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  • The importance of the histone chaperone function of


    The importance of the histone chaperone function of Hat1p was highlighted by the recent demonstration that the catalytic activity of Hat1p is not sufficient for its function in vivo. Fusion of a nuclear export signal (NES) to yeast Hat1p effectively excluded the enzyme from the nucleus, with a concomitant increase in cytoplasmic localization. Also, the NES–Hat1p fusion did not diminish the catalytic activity of the enzyme. Importantly, the presence of this catalytically active Hat1p in the cytoplasm was not sufficient to compensate for the defect in telomeric silencing seen in the absence of Hat1p [120]. Hence, the ability of Hat1p to localize to the nucleus, and not just its enzymatic activity, contributes to its cellular function.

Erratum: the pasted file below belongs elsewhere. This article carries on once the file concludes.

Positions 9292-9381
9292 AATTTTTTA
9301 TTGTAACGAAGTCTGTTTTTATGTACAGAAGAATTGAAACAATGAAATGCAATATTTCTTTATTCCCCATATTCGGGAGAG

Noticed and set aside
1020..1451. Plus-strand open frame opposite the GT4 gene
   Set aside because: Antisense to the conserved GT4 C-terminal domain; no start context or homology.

A model of HAT1 function The original view of Hat1 as an enzyme that simply generated the diacetylation of newly synthesized histone H4 as an early step in histone deposition is not consistent with recent results. Rather, the role of Hat1 should be viewed as an integral component of the Dextran sulfate sodium salt synthesis assembly process that may function at multiple steps. The basic features of a current model for Hat1 function are shown in Fig. 1. The process of chromatin assembly is considered to be a step-wise process involving the sequential action of a series of enzymes and histone chaperones [118], [121]. Our understanding of these steps has become clearer with the identification of several discreet complexes containing soluble histones H3 and H4. The first factors that interact with newly synthesized H3 and H4 appear to be the heat shock factors HSC70 and HSP90, with HSC70 found with H3 and HSP90 with H4 [43], [61]. These factors are likely to assist in the folding of the newly synthesized histone molecules into complexes with the appropriate stoichiometries [99], [122]. The evidence that these heat shock proteins function upstream of Hat1 comes from the observation that the histone H4 associated with these factors is not acetylated on lysine 12 [61]. As all other soluble H3/H4-containing complexes that have been identified contain H4 lysine 12 acetylation, it is likely that interaction with Hat1 is the next step in the histone deposition pathway [61], [105]. It is also likely that this initial interaction between the Hat1–Hat2(Rbap46) complex and histones H3/H4 occurs in the cytoplasm. However, while there is conflicting evidence as to whether Hif1p(NASP) is associated with the cytoplasmic HAT1 complex, overall, the evidence suggests that the bulk of this interaction occurs in the nucleus and that a significant fraction of the cytoplasmic Hat1–Hat2(Rbap46) complex is independent of Hif1(NASP) [50], [61], [96], [97], [98], [107]. The fate of the Hat1 complex following its initial interaction with histones H3/H4 and the acetylation of H4 lysines 5 and 12 is not entirely clear. One possibility is that Asf1 interacts with the Hat1 complex to facilitate the transfer of the histones to the proper karyopherin/importin for nuclear import. Data showing that Asf1 interacts with both the Hat1-containing complexes and with the karyopherins/importins and that the histone H4 bound to the import factors is acetylated on lysine 12 supports this sequence of events [61], [105]. However, it is not known whether all of the histones associated with the cytoplasmic Hat1 are funneled into this Asf1/karyopheric pathway. Given that Hat1-containing complexes are stably associated with histones H3 and H4 in both the cytoplasm and the nucleus, it is not unreasonable to speculate that the Hat1 complexes may play a more direct role in the nuclear import of the histones [96], [111]. The presence of multiple mechanisms for histone nuclear import is supported by the fact that loss of the primary histone binding karyopherin/importin does not cause a dramatic defect in histone nuclear import [111]. Regardless of whether it is co-transported with histones H3 and H4 or whether it transits to the nucleus independently, the function of Hat1 once it is in the nucleus is not well understood. While in the nuclear compartment, Hat1, in all likelihood, exists in several distinct pools. For example, biochemical evidence indicates that a Hat1–Hat2(Rbap46) complex exists that does not contain a Hif1p(NASP) subunit and is consistent with the interaction of this complex with ORC occurring independently of Hif1p [98], [108]. It is undetermined whether the binding of the Hat1–Hat2(Rbap46) complex with the ORC complex occurs in the context of simultaneous binding to histone H3 and H4. In addition, it is not clear whether this interaction is related to replication-coupled chromatin assembly or whether this interaction is directly involved in the DNA replication process.